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Surgeons perform UK’s first-ever successful womb transplant

Set to make the procedure another option for treating infertility within the next few years, the breakthrough is being hailed as the ‘dawn of a new era’ in reproductive medicine, as well as an incredible advancement in gynaecology.

According to Imperial College London, one in 5,000 British women are born without a functioning uterus. Seeking to offer another option besides existing tools like drugs, IVF, and surrogacy for the treatment of infertility, UK surgeons have just reported the first-ever successful womb transplant.

Being hailed as the ‘dawn of a new era’ in reproductive medicine – as well as an incredible advancement in gynaecology, which is heavily under-researched – the pioneering procedure was performed on a patient with Type 1 Mayer-Rokitansky-Küster-Hauser (MRKH), a rare condition where the uterus is absent of underdeveloped, but has functioning ovaries.

Having received a donor womb from her 40-year-old sister, who already had two children of her own, the recipient (who wishes to remain anonymous) is having periods six months on and is preparing to eventually have her own embryos implanted, already created via IVF with her eggs.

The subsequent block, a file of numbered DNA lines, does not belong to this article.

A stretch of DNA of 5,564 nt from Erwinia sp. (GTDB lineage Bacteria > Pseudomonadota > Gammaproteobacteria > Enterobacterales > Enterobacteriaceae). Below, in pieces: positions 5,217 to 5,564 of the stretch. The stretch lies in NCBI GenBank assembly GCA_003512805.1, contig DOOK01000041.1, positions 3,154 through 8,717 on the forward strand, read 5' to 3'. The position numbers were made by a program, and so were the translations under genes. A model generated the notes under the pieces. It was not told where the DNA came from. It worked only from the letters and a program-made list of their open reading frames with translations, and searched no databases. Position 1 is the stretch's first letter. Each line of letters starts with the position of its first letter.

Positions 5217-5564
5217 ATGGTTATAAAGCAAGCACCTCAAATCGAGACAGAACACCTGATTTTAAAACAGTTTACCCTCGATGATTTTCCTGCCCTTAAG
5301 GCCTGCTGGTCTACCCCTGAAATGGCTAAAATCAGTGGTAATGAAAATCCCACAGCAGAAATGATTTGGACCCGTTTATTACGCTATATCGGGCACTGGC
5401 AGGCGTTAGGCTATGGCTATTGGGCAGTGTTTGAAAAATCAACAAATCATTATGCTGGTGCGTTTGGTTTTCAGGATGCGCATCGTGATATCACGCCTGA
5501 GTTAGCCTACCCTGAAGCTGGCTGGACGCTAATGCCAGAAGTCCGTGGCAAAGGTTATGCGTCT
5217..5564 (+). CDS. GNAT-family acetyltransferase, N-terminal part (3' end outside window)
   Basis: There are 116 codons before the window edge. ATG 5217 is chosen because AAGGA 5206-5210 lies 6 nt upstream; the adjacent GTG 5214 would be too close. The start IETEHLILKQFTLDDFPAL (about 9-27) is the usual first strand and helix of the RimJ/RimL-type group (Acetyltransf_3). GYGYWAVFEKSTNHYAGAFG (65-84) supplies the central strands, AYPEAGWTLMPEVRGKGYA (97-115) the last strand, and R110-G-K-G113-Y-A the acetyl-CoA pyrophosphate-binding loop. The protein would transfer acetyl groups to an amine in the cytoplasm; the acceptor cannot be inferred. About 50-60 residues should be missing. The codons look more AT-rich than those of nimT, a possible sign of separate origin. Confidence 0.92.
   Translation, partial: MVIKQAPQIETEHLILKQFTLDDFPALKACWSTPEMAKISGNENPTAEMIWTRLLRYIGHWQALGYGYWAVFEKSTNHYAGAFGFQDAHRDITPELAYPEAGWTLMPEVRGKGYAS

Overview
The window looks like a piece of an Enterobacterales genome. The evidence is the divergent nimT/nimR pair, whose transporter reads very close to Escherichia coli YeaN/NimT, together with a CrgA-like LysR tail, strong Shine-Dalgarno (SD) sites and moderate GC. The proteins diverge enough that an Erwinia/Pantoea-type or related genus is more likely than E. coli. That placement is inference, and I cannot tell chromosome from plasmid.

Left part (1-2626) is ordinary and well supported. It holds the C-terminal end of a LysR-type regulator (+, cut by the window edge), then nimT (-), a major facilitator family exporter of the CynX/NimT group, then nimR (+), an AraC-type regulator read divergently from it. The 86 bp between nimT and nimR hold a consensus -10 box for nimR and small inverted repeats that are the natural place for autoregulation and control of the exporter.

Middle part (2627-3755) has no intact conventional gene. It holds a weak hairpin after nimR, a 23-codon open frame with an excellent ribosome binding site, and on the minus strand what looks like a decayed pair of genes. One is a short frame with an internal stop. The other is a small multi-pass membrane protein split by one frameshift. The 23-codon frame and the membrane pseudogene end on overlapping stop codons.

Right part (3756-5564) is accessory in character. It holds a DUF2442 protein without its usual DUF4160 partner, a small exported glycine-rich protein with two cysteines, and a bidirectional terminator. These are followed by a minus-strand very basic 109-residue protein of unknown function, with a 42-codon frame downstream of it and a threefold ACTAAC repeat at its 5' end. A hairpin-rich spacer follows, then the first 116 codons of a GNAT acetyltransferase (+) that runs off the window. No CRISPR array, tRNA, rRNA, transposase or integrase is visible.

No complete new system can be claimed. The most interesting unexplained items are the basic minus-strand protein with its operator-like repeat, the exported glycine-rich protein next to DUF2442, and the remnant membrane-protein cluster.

The transplant is expected to last for a maximum of five years before the womb is removed and during this period, the recipient will have to take immunosuppressant drugs to ensure she does not reject the implant.

‘We all have huge respect for these two women who have helped so many others in this country who face the trauma of absolute uterine factor infertility,’ said Professor Richard Smith, Chairman of Womb Transplant UK.

‘Our aim is to see womb transplants become a sustainable option for women suffering with the same condition.’

For now, the plan is to focus on living donations from a relative with up to 30 transplants a year, but many women have come forward to offer their wombs.

To date, more than 90 womb transplants have been carried out internationally, including in Sweden, the US, Saudi Arabia, Turkey, China, Czech Republic, Brazil, Germany, Serbia, and India.

Most of the surgeries have been performed with a living donor, and about 50 babies have been born following these operations.

A second UK womb transplant on another woman is scheduled to take place this autumn, with more patients in the preparation stages.

‘It is estimated that around one in 500 women cannot become pregnant or carry a pregnancy because they do not have a womb, or a womb that is unable to maintain a pregnancy,’ said Dr Ranee Thakar, president of the Royal College of Obstetricians and Gynaecologists.

‘The success of the first UK womb transplant, and the growing number of successful transplants around the world has the potential to offer more women who previously thought that they would not be able to carry a pregnancy the potential to conceive and give birth in the future.’